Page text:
Grisanti’s novel combines history, family heritage and love to present the poignant tale of a young African-American woman’s struggle for civil rights.
It’s 1967, and Ruth Yuell is being treated in a Chicago emergency room after police officers invaded a peaceful demonstration she was attending. While waiting for medical treatment, Ruth recounts the story of her life to her white friend, Norma, a journalist, with the plot flashing back to 1939 for Ruth’s birth in St. Louis. Ruth’s father was a respected doctor in the community, yet he couldn’t afford for his wife to give birth in a hospital. So begins Ruth’s childhood and part of her eventual inspiration to join the cause of nonviolent social justice. Grisanti’s writing style flows well but provides scant physical description of characters, and the plot unfolds slowly, with occasional commentary reading like a textbook instead of a novel. For example, while discussing the church’s role in the African-American community, Ruth states: “In the pre-Civil Rights era the church was both a place to worship and a town hall of sorts to get community work done. Truth was there was no representative government for most Negroes. In the South especially, the church was the only place where Negroes could really gather in large numbers on a consistent basis to meet each other at all.” Grisanti’s more memorable scenes show the horror of racism: When teenage Ruth goes out for a drive with friends and while they’re changing a flat tire, white police officers accost them. Police leave Ruth’s pregnant friend lying on the ground in the middle of her miscarriage. Eventually, Ruth enters an integrated college up north where she isn’t harassed or threatened, although she encounters more racism and ultimately goes south to help with the civil rights cause. The strength of the book is in Ruth: Like the biblical Ruth, Grisanti’s heroine is devout and hardworking; she remains brave in the face of hardship. While trying to stop her fiancé’s sister from having sex with an evil man, Ruth is raped by the same man. He’s shot and killed, and Ruth takes the blame in court to save the reputation of her fiancé’s sister. Although the love story aspect can feel a bit contrived, readers will enjoy the sweetness of Ruth’s final revelation.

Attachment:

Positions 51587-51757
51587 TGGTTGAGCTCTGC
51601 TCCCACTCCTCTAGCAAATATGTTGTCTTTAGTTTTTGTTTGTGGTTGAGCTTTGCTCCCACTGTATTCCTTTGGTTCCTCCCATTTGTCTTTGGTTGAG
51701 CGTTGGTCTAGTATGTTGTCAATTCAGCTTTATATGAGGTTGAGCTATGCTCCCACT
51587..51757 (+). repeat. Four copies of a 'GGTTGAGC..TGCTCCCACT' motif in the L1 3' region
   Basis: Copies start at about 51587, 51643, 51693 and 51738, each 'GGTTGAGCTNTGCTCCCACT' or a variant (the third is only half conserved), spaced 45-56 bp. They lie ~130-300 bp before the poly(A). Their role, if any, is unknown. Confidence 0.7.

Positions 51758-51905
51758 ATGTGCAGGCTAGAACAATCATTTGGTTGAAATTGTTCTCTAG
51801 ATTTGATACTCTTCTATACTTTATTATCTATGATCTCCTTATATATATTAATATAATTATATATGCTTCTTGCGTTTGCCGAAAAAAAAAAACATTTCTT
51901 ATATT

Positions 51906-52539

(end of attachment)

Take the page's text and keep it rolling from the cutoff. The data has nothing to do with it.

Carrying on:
An uplifting story of personal sacrifice amid historical significance.